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Future Trends in Networking

DOE_Hero_Grid_0
(The Smart Grid, the US Department of Energy)
 
 


- Remote Work Becomes the Standard

As the COVID-19 pandemic was spreading globally and forcing governments to introduce hard lockdowns, people became more online-dependent - for work, school, communication and entertainment. This caused a massive surge in Internet traffic and raised concerns as to whether our network infrastructure could handle it.

At the very beginning of the pandemic in Europe, five major Spanish telecommunications operators, including Orange and Vodafone, warned that a roughly 40% spike in traffic had flooded IP networks together with a 50% jump in voice calls due to the rapid expansion of coronavirus. They urged users to use the Internet responsibly to avoid collapsing their networks.

Streaming services are indeed on the rise. According to the COVID-19 Global Internet Phenomena Report published by Sandivne in May 2020, video streaming is responsible for 57.64% of global Internet traffic - a 2.20% increase over the 2019 figure. During the worldwide stay-at-home orders, YouTube was the undisputed leader, commanding over 15% of global application traffic, while Netflix was responsible for 11%. To avoid network congestion, YouTube and Netflix, following appeals from UE officials, reduced their streaming quality.

Growing Internet traffic and concerns about network infrastructure are affecting our everyday lives, but coronavirus also has a profound impact on our businesses. The main challenge the companies are facing now is the need to work remotely. To make a smooth transition from on-site to remote work, an organization needs to have in place clear procedures, competent IT staff and proper networking technology.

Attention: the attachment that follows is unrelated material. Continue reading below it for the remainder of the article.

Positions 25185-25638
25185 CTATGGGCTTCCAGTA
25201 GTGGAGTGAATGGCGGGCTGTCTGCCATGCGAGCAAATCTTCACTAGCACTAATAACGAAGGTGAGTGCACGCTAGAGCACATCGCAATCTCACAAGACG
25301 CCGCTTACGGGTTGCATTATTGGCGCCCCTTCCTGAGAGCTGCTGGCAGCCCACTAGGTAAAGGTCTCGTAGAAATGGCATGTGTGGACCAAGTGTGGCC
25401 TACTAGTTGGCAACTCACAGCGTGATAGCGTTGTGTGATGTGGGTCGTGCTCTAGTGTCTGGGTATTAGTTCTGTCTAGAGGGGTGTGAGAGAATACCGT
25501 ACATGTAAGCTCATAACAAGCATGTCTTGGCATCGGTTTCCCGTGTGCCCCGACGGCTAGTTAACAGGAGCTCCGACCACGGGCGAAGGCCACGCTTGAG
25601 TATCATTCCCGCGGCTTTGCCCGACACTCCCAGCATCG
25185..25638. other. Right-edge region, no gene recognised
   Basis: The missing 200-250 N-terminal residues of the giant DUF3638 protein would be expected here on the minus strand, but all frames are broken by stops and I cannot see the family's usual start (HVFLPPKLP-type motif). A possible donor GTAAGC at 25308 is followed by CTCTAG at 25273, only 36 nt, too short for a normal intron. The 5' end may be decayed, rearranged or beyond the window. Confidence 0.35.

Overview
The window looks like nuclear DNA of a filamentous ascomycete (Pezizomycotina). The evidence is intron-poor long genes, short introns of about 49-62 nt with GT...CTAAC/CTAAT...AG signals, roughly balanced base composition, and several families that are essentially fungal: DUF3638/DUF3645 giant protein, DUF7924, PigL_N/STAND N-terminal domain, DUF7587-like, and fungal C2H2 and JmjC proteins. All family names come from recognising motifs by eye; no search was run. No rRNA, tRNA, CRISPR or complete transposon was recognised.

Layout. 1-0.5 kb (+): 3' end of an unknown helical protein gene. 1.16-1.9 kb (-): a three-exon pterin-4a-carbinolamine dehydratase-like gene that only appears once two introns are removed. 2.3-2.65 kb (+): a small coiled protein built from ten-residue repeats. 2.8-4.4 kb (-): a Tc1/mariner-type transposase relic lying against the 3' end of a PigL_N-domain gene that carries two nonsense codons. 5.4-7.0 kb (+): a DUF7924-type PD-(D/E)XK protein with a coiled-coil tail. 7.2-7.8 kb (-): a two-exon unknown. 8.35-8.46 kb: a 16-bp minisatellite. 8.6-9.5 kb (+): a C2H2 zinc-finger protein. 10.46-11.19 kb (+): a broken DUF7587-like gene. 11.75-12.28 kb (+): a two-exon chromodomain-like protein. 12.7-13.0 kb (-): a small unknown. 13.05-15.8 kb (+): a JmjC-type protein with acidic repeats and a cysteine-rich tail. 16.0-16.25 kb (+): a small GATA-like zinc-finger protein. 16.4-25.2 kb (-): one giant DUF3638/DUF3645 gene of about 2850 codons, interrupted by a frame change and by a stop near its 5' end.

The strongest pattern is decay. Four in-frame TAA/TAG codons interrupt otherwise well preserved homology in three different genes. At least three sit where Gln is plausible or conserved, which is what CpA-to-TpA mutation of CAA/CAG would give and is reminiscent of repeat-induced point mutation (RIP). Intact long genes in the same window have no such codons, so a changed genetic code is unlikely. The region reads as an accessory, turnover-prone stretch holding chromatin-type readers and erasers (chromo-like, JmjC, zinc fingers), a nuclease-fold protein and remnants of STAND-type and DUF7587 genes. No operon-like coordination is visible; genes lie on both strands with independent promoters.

VPN (Virtual Private Network) has become a keyword. Unfortunately, not every company had used a VPN before the pandemic so many needed to make an effort to catch up. Even if a company had a properly configured VPN, most of its employees didn’t use it, as they mostly worked onsite in the office. But with the pandemic scattering everyone into home-office mode, bandwidth suddenly became an issue. When the entire company moved online, it was hard to scale it up to cover the surge in traffic. In fact, the Sandvine’s COVID-19 GlobalInternet Phenomena Report notes that VPN applications together with video conferencing applications (e.g. Zoom or WebEx) have driven Internet traffic growth during the pandemic.

 

- Emerging Enterprise Networking Trends

Networking got some serious attention with the advent of new technologies recently. These advances make their way into the fabric of digital transformation initiatives. We’ll see a focus on people and processes as automation becomes the new normal. Also, we’ll see greater reliance on wireless networking. All of these innovations promise to make for an exciting start to a new decade for IT leaders and their networking teams.

With the arrival of 2021, enterprise network managers have the opportunity to shore up solutions that were implemented in response to the unprecedented environment of 2020. At the same time, network managers are building stronger, more resilient networks designed for the new normal. With the transition from temporary to permanent remote working underway, network security, speed, and stability are top concerns. Let’s zero in on SD-WAN, SASE, and the benefits of 5G and WIFI-6 for enabling widely distributed networks and computing technology for edge networking.

 

- SD-WAN

Software-defined WANs provide robust security, better performance, and enhanced flexibility and control. Companies can also expect significant gains in stability that will yield lower operating costs and higher levels of satisfaction from end users and customers. With an ongoing shift to the cloud and the resultant doubling of network traffic every 36 months, implementing and managing multiple transport options through SD-WAN is an especially timely advantage.  Billion-dollar deals in the SD-WAN space have impacted the number of vendors and elevated the market power of companies like HP and Ericsson. Despite recent transactions, though, plenty of options still exist in a space that will continue to expand over the year ahead.